As such, I have been informed and understand that I may be treated in the Emergency Department or the hospital by any physician or health professional of my choice who may have clinical privileges to practice at this hospital. That physician or allied health professional, and not the hospital, will be responsible for directing the patient's care and shall exercise their own independent medical judgment during my care and the hospital does not control their treatment decisions.

         Plaintiff responded, in pertinent part, by claiming that genuine issues of material fact remained regarding whether she received meaningful notice of the relationship between the hospital and defendant physicians under the circumstances presented and whether she had an adequate opportunity to make an informed choice. The court ultimately denied summary judgment, finding that there was

evidence creating genuine issues of material fact as to whether: 1) JCMC held itself out to the public as providing medical services; 2) [Plaintiff] looked to JCMC rather than to individual healthcare providers at JCMC, including [the defendant physicians], to perform those services for her and her twins; and 3) [Plaintiff] accepted those services in the reasonable belief that the services were being provided by JCMC or its employees. While the Court finds that there was evidence that JCMC provided written notice to [Plaintiff] disavowing the existence of any employment or agency relationship with any physicians who would be treating her, the Court also finds that there are genuine issues of material fact as to whether that written notice constituted meaningful notice to [Plaintiff] in the circumstances in light of the evidence in the parties' submissions . . . .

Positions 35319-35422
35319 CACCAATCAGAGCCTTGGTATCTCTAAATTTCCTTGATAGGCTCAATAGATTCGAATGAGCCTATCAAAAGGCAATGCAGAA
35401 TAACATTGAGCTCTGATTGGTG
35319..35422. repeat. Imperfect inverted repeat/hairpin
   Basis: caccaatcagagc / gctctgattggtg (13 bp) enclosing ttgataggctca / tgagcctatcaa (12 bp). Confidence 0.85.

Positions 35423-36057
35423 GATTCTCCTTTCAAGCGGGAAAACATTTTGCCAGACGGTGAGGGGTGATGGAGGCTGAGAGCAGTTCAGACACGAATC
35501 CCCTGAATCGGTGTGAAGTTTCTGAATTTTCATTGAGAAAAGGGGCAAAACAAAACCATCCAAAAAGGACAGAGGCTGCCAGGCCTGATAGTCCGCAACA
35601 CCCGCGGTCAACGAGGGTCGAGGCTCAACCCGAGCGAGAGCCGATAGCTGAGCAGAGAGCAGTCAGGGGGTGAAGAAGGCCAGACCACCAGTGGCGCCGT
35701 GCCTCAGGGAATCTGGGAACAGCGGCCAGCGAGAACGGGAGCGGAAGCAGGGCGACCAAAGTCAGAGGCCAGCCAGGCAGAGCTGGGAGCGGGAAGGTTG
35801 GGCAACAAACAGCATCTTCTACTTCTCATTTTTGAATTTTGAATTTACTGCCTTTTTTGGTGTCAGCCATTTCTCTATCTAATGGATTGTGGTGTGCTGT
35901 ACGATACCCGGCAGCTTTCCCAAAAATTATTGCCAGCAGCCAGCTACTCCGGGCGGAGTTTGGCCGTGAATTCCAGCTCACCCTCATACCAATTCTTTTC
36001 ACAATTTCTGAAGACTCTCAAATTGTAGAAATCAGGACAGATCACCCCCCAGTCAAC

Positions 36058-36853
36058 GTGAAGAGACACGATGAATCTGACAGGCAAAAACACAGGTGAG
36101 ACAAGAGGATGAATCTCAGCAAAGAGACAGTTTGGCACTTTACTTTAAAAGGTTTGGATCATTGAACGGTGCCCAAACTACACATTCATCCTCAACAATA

Defendants filed a motion in limine before trial seeking to exclude testimony elicited during the depositions of Drs. Goodwin and Hobbs. The testimony at issue concerned an approximate 30-second discussion between Drs. Foulk, Goodwin, and Hobbs in which Drs. Goodwin and Hobbs suggested that an emergency cesarean section was warranted. This discussion occurred prior to Dr. Herrell's arrival and the decision to proceed with delivery by forceps. The trial court excluded the testimony, finding that Drs. Goodwin and Hobbs were not qualified to give standard of care opinion testimony because they were not licensed physicians at the time. Further, the court granted Defendants' request to include a jury instruction on the "sudden emergency" doctrine.